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Notes for Effective Writing I
Notes for Introduction to Literature
~~ Fundamental Questions about Literature ~~
In the true spirit of philosophical skepticism and inquiry, you may be asking some fundamental questions like:
I think these are all fair questions, and I address some of them in my notes titled "Approaching Literature."
First, what is literature?
That may seem like
a simple question, and I guess we can make the answer simple if we try. But
simple answers are deceptive. And the only way to get a simple answer to this
question is to ignore an awful lot.
That kind of literature can be defined as verbal art. It's verbal, and it's an art. A "verbal art." The implications of that definition are twofold: first, we acknowledge that we're dealing with an art, which implies that an artist has constructed this thing, this end product, which is now available to its audience, and is meant to strike that audience as profoundly beautiful, or meaningful, or (ideally) both. Just think about some of the art you love best (your favorite painting, or sculpture, or film, or book)-whether its something visual or verbal, or both literature is aiming for that same kind of impact. That impact is not just intellectual; you don't just think something is profound; you feel it, too. It moves you. Even slightly, but it moves you.
It's important to recognize the verbal aspect of the art of literature, because words are the literary artist's only tool. How does the writer shape language? Bend language? Twist language? Outright manipulate language so that it has that impact? There are lots of tricks to learn about and observe, depending on the genre we're speaking of. The short story writer uses character, plot, and narrative point of view, description, and dialogue in interesting, provocative ways; poets use figures of speech, predetermined structures, and other devices to make words sound striking together; dramatists use dialogue and sets, and the talents of live actors and actresses to give their work its punch. And what makes a good poem might not make a good drama, or what makes a good drama might make a boring poem, etc. But what's common to fiction, poetry, and drama is that the writer has this unique, profound, beautiful vision to somehow embody in words. And if those words add up to something neither unique, nor profound, nor beautiful, nor in some way useful, then it's probably not good art.
People study literature because it enriches them; it's chock full of wisdom, it's entertaining, it's profound, it's beautiful and moving. The best of it can deepen our experience of being alive, taking us beneath the superficial surface of people, into their inner caverns. As a discipline, the study of literature is an excellent way to sharpen your close reading skills, assemble excellent critical thinking apparatus, and refine your general sense of art appreciation.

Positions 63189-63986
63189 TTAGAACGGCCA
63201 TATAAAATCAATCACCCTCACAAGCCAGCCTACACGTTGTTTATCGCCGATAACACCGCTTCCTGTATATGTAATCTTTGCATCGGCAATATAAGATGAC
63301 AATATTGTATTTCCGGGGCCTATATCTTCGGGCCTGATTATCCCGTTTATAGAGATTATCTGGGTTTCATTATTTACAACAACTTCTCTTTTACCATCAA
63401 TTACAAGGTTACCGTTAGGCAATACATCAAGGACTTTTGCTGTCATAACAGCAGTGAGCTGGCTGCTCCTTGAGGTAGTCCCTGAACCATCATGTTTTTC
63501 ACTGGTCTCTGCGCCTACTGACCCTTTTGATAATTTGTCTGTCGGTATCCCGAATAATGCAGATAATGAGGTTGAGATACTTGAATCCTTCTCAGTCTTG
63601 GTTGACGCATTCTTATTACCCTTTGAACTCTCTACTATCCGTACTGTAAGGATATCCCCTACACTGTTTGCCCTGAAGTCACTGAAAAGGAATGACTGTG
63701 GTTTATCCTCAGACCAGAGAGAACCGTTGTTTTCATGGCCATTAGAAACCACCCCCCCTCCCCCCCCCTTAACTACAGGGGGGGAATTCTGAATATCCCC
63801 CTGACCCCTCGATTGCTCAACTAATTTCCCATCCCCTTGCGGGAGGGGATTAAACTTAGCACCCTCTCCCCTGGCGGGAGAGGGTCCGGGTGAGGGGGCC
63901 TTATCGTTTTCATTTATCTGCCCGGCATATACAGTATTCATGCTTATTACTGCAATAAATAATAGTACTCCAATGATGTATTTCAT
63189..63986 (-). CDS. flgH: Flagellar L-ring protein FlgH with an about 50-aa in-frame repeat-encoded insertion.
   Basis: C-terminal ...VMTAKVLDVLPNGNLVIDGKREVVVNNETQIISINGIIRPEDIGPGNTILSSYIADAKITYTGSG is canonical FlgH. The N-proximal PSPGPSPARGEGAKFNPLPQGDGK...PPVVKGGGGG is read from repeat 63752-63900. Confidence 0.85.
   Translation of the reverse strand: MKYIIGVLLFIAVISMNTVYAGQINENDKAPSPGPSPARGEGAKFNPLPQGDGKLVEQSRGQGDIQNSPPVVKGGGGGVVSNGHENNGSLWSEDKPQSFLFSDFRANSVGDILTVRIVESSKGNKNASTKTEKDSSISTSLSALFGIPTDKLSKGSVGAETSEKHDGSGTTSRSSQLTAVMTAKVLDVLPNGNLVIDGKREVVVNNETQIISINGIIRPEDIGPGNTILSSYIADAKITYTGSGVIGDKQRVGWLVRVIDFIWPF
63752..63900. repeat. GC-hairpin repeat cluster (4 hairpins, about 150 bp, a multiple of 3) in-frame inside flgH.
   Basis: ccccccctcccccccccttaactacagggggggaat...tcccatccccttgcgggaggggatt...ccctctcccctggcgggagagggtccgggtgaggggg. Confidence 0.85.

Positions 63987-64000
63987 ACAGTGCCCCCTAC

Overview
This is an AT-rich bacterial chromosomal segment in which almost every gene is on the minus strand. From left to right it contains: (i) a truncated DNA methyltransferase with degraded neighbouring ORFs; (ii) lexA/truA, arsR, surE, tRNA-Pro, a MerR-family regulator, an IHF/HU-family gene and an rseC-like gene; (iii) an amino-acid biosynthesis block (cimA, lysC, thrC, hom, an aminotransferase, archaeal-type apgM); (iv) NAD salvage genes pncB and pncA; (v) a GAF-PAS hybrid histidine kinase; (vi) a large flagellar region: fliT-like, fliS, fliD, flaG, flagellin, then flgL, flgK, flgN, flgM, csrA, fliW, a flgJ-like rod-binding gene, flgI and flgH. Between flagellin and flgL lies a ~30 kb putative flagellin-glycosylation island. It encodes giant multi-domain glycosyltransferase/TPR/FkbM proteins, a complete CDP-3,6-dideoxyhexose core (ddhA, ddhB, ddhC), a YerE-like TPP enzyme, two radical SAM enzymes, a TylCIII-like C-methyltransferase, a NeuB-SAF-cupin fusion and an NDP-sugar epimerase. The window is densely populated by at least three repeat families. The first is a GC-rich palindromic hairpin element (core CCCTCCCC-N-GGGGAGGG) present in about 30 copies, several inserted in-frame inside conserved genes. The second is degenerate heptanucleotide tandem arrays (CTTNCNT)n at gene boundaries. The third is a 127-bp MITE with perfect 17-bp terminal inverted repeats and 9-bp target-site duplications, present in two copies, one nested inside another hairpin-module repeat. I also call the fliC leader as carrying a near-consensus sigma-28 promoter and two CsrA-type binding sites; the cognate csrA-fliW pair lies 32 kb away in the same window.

So what is literature?
Literature is a
verbal art, an art which explores what it means to be human from the inside.
It's the inside story. It's a million and one snapshots of the human heart in
all its mystery and perfection, and imperfection. It's philosophy, psychology,
sociology, ideology and history rolled together without any attempt to clear
up the unanswered questions. It's the questions, it's the questioner. It's you
and what you make of it.
Another interesting, fundamental question to ask: how do we study literature?
Recently I handed out "Critical Approaches to Literature" (it's now here on the web as well) that begins to answer this question. Even the quickest glance at this summary of a chapter in your textbook ("Critical Strategies for Reading" 1483-1509) reveals that there's more than one way to approach literature.
In fact, there are a number of useful and interesting ways to pursue a serious study of literature, but they are not all equally represented by the instructional apparatus in your introductory text. You might have noticed, if you tried to think about it, that your textbook takes a decidedly "formalist" approach; that is, it encourages students to see the literary text as the sum of its compositional elements; it is viewed as an "organic whole" whose "form" and "content" reflect one another and merge in meaningful ways.
The formalist approach is defined by Meyer in your textbook ("Formalist Strategies" 1487) -
But as you can see here, the formalist approach is just one among many that are possible, and I encourage you to keep that in mind as you study the works I assign. You are free to step beyond the kind of formalist approach our textbook prefers and explore the wide world of biographical, historical, textual, psychological, mythological, sociological, deconstructionist, feminist, or reader-response criticism. There are more that haven't made the list. Reading closely, reading strongly, opening yourself to insight, being creative and imaginative as you read - expressing, sharing your insights clearly - that's what's most important.
Meanwhile, in the conduct of the class, we'll be busy, most days, using the methods your textbook prefers - identifying those intrinsic formal elements that will extend our vocabulary for speaking about short stories as "autonomous texts."
Is there a distinction between literature that's worth studying and literature that isn't? How do we draw such a distinction?
The answer to this question is addressed in my notes on "Approaching Literature."
Do you have to memorize any of this?
A very practical
question - what do you think?
Questions? Contact me.
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